UK to legislate for yearly North Sea licensing rounds

  • : Crude oil, Natural gas
  • 23/11/06

The UK government announced today that it plans to legislate for a yearly North Sea oil and gas licensing round. There is no fixed period between licensing rounds in the UK currently.

Legislation will be set out in the King's Speech on Tuesday requiring regulators to invite applications for new licences on a yearly basis, provided that two key tests are met. The speech sets out the programme of legislation that the government intends to pursue in the forthcoming parliamentary session.

The first test is that the UK must be projected to import more oil and gas from other countries than it produces domestically. The second is that the carbon emissions associated with the production of UK gas are lower than the equivalent emissions from imported liquefied natural gas.

These tests were already introduced by the government in a "Climate Compatibility Checkpoint" — aimed at ensuring future licensing fits with the UK's climate objectives — in September last year, just ahead of the UK's 33rd offshore oil and gas licensing round.

If both tests are met, UK offshore regulator the North Sea Transition Authority will be required to invite applications for new licences every year. Licensing rounds in the UK have typically happened once a year, although the regulator took a "temporary" pause in 2020 and did not launch a new round until October last year. Any new developments arising from licensing rounds have to comply with targets set under the North Sea Transition Deal agreed in 2021 by the UK government and the country's upstream oil and gas sector. It sets greenhouse gas (GHG) emissions reduction targets of 10pc by 2025, 24pc by 2027 and 50pc by 2030 — all from a 2018 baseline.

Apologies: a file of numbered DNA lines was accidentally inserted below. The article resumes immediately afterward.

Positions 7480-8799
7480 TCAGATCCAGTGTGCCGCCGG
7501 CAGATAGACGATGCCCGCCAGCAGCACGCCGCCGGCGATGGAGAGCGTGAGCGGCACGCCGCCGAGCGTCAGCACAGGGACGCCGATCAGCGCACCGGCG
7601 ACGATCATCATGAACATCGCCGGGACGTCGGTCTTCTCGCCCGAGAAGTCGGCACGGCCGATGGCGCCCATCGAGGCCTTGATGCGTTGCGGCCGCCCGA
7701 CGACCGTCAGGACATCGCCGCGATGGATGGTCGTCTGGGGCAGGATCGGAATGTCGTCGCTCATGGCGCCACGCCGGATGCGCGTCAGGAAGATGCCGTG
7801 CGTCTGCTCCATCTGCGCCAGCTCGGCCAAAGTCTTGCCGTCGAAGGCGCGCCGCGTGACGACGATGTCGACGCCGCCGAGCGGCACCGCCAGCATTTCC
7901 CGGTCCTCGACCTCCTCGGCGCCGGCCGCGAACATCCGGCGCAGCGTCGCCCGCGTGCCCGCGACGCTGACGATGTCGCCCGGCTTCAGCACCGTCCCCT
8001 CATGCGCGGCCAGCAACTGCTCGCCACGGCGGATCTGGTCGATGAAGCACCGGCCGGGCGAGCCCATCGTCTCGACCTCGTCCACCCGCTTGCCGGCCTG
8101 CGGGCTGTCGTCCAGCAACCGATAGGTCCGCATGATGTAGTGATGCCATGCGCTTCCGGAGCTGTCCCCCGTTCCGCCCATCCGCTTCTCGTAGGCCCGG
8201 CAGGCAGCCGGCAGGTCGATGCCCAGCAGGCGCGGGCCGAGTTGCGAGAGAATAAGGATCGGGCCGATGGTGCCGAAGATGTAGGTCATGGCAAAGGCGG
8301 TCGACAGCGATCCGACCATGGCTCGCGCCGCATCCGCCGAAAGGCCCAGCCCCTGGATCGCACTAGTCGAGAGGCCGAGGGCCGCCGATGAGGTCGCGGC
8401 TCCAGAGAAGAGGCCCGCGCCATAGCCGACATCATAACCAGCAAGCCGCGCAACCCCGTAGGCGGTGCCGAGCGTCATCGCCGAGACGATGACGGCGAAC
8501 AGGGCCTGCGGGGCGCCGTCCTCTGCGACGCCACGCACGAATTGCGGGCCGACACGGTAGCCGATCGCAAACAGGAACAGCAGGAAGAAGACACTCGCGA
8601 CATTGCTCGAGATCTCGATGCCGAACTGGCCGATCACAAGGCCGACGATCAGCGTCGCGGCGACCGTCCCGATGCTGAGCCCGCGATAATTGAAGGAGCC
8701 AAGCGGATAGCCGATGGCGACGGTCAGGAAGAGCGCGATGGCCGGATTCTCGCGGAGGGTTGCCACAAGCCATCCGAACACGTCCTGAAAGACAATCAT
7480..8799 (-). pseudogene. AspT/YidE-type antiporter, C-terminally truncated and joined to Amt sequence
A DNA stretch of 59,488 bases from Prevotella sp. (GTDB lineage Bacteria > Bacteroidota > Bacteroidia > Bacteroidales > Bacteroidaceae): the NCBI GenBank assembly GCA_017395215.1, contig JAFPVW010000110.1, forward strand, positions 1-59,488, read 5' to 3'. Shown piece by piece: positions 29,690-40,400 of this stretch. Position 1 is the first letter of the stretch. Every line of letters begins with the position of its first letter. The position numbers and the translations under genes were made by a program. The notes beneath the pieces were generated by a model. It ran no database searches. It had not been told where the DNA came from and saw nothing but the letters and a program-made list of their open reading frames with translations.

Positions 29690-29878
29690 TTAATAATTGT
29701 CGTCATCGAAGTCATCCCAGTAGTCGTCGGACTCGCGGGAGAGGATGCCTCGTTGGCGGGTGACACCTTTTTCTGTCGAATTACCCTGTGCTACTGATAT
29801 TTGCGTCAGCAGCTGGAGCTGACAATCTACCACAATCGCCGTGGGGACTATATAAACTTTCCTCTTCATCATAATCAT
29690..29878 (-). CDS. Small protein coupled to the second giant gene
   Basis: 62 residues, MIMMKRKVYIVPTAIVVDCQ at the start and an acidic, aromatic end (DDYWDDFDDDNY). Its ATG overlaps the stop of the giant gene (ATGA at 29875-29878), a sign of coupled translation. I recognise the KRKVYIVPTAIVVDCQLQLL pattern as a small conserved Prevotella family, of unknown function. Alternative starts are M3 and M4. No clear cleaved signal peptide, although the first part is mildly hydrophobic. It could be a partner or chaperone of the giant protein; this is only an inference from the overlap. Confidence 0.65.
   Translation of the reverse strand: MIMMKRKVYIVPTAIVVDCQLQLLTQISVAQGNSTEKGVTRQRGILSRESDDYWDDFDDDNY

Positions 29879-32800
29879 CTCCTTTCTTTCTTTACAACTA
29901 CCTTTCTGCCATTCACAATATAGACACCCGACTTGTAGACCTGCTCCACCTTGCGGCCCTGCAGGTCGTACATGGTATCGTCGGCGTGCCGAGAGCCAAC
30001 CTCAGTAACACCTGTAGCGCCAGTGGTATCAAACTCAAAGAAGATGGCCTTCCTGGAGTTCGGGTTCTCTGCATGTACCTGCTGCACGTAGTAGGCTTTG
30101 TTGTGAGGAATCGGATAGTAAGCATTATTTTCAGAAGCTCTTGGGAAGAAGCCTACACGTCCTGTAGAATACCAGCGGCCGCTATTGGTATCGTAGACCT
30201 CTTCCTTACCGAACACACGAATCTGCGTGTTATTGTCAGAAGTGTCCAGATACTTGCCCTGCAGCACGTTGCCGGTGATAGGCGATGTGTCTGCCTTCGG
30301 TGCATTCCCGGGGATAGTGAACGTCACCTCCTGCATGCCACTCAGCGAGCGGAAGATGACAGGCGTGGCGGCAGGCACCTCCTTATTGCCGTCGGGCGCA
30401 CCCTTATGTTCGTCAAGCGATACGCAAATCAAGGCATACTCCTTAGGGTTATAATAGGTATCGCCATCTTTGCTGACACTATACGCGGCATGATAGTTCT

"Domestic energy will play a crucial role in the transition to net zero, supporting jobs and economic growth, while also protecting us from the volatility of international markets and diversifying our energy sources. The clarity and certainty that our new legislation will provide will help get the country on the right path for the future," UK prime minister Rishi Sunak said in a statement accompanying the licensing announcement.

The move also received support from trade group Offshore Energies UK, whose chief executive David Whitehouse noted that the UK needs a "churn of new licences to manage production decline in line with our maturing basin".

But environmental activist group Greenpeace, in a post on X (formerly know as Twitter), reiterated that "more oil and gas won't lower our energy bills". "It will condemn communities to more extreme weather like storm Ciaran in [the] future", referring to the recent storm that has caused flooding and deaths across Europe.

Last month, Greenpeace lost a legal challenge against the government's decision to launch a new licensing round, which the group said it would appeal.

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